7. Continued 2008 ‘excellence wherever it is demonstrated’ Shift to a unit ‘profile’ of excellence to reveal high quality work across a wide range of units with previous low average grades. 150/159 institutions had recordable levels of ‘world-leading’ work [grade4*]. More pressure from the elitist group and proposals for ‘critical mass’ as a criterion linked to ‘research culture’ and exclusion of the ‘plebs’ from project bidding to research councils and funding of PhD students. 2363 submissions: 17% at 4*; 37% at 3*; 33% at 2*; 11% at 1*; 2% unclassified. Note the decline in number of submissions with re-structuring and institutions’ internal selection. Some initial funding for 2* work, cut after one year and balance of funding between 3* and 4* adjusted. Initial funding shift to modern universities re-balanced.

  8. Grade inflation • 1992 Grade 5 15% [units] • 1996 Grade 5 14%, Grade 5* 6% [units] • 2001 Grade 5 28%, Grade 5* 11% [units] • 2001 Grade 5 36%, Grade 5* 18% [staff] • 2008 [output, on a different scale] • Grade 4* 17%, 3* 37* [those two equating roughly to 5/5*]

  9. 2014…the new REF The battle continues within developing plans for a Research Excellence Framework. ‘Impact’ will be a criterion. Now integrated into main quality rating, having initially been an endorsement. Will count for 20% of rating [down from 25% after pressure from the elite, who came out worse than modern universities in pilot exercises to test approaches to evaluation and evidence]. Political pressure continues to designate ‘teaching only’ universities, excluded from the exercise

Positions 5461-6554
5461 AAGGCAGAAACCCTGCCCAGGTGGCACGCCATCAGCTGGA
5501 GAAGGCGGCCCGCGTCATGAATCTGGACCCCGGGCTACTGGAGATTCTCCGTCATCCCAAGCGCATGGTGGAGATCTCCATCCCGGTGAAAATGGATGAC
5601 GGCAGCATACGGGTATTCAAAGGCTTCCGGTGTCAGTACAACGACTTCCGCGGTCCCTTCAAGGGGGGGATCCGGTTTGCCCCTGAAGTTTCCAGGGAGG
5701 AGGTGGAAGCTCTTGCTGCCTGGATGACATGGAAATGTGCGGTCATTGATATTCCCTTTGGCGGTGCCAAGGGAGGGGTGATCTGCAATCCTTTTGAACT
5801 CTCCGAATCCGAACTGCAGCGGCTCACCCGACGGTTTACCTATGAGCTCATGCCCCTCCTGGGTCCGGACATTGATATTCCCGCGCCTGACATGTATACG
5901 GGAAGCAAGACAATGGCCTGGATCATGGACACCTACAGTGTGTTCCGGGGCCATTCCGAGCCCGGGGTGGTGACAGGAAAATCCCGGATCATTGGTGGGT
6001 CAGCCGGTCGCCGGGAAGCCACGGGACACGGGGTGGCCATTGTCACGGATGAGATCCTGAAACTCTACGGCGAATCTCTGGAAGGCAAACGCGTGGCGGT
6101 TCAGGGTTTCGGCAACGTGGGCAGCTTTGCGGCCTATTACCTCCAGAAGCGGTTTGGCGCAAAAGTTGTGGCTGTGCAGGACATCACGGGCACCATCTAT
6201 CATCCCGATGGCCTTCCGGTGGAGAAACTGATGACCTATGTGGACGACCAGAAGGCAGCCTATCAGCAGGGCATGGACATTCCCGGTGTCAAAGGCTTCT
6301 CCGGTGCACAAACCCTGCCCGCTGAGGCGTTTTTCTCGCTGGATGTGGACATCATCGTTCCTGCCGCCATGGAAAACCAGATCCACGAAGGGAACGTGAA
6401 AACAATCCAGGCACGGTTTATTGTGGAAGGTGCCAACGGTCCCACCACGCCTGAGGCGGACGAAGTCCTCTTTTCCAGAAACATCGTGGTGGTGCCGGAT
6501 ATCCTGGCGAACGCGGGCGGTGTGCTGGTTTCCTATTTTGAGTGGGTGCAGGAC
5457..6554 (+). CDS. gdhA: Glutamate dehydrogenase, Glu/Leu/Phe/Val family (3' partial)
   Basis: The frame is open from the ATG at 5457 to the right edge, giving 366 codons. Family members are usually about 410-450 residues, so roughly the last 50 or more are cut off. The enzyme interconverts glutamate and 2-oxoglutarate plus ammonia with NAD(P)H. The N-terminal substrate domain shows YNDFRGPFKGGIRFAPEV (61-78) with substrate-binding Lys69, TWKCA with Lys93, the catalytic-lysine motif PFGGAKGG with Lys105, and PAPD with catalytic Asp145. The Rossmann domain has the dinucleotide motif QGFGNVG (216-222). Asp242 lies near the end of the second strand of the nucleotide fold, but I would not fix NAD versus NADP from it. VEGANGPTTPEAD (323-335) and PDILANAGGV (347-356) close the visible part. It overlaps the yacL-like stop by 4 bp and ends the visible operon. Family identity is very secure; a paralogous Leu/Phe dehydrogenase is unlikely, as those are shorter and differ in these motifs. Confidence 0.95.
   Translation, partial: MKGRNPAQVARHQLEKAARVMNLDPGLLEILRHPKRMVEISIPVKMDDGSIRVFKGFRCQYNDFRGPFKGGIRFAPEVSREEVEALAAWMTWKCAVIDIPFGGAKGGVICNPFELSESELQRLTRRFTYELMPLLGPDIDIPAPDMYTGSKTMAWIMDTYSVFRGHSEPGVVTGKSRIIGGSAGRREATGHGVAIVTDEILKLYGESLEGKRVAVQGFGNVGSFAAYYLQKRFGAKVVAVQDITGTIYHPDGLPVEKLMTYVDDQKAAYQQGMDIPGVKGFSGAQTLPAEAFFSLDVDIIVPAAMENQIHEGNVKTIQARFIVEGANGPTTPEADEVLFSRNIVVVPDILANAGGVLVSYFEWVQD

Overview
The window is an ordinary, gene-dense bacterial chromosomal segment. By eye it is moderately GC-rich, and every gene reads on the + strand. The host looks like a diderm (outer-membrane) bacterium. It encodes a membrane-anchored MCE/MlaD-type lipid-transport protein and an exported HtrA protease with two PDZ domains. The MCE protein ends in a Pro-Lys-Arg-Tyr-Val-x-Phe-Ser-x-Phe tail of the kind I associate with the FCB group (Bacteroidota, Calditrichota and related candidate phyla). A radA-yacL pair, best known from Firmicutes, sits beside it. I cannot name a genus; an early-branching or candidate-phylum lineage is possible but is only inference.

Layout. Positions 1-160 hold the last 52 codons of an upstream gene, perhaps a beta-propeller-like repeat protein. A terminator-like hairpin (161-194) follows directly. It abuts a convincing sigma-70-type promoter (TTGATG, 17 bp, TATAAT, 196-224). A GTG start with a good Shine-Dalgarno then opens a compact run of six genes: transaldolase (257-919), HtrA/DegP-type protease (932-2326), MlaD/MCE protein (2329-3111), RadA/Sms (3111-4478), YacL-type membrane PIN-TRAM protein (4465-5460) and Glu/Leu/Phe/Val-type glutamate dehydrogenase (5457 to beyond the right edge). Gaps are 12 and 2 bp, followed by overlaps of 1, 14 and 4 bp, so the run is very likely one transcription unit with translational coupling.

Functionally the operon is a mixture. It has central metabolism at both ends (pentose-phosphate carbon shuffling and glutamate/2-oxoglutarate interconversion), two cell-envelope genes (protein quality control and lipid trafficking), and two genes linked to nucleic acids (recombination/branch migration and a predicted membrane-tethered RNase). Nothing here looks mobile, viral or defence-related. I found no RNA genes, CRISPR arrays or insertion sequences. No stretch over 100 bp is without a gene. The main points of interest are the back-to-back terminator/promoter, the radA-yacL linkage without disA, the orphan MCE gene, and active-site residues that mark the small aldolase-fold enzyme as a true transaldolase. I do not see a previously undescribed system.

10. From informing [funding] policy to influencing researcher practice 2001 The introduction of user representatives on RAE panels 2004 Parliamentary Select Committee criticism of lack of recognition of professionally relevant and practice based research [based on an ESRC report] 2006 The Warry Report Increasing the economic impact of Research Councils, said councils should examine • Their leadership of the knowledge transfer agenda • Their role in influencing knowledge transfer behaviour of universities and RC institutes • Increasing their engagement with user organisations

  11. From informing [funding] policy to influencing researcher practice 2009 HEFCE second consultation on REF, p8: ‘By continuing the practice adopted in the RAE of assessing bodies of activity at the level of coherent groupings, we will be able to use the REF to encourage desirable behaviours at three levels: - the behaviour of individual researchers within a submitted unit - research units, as the level at which research activity is primarily managed - whole HEIs – the level at which the block grant is allocated’ [emphasis added]

  12. First principles • What do you think is/are the purpose/s of Research Quality Assessment? • What evidence of quality would you look for? • What process of assessment would you use?

  13. A [quick] comparative survey Purpose: to inform funding [UK, NZ]; to enhance quality [Aus]; to promote strategic ‘fit’ [Aus, HK]; to ‘reward and retain’ [Mex]; to enhance public image [NZ]; to promote impact on policy, practice and people’s lives [Aus] Level: Individual [Mexico, Spain, NZ]; Unit [UK, HK]; Team [Netherlands]; Programme [USA]; Institution [China, HK,Norway, Ireland]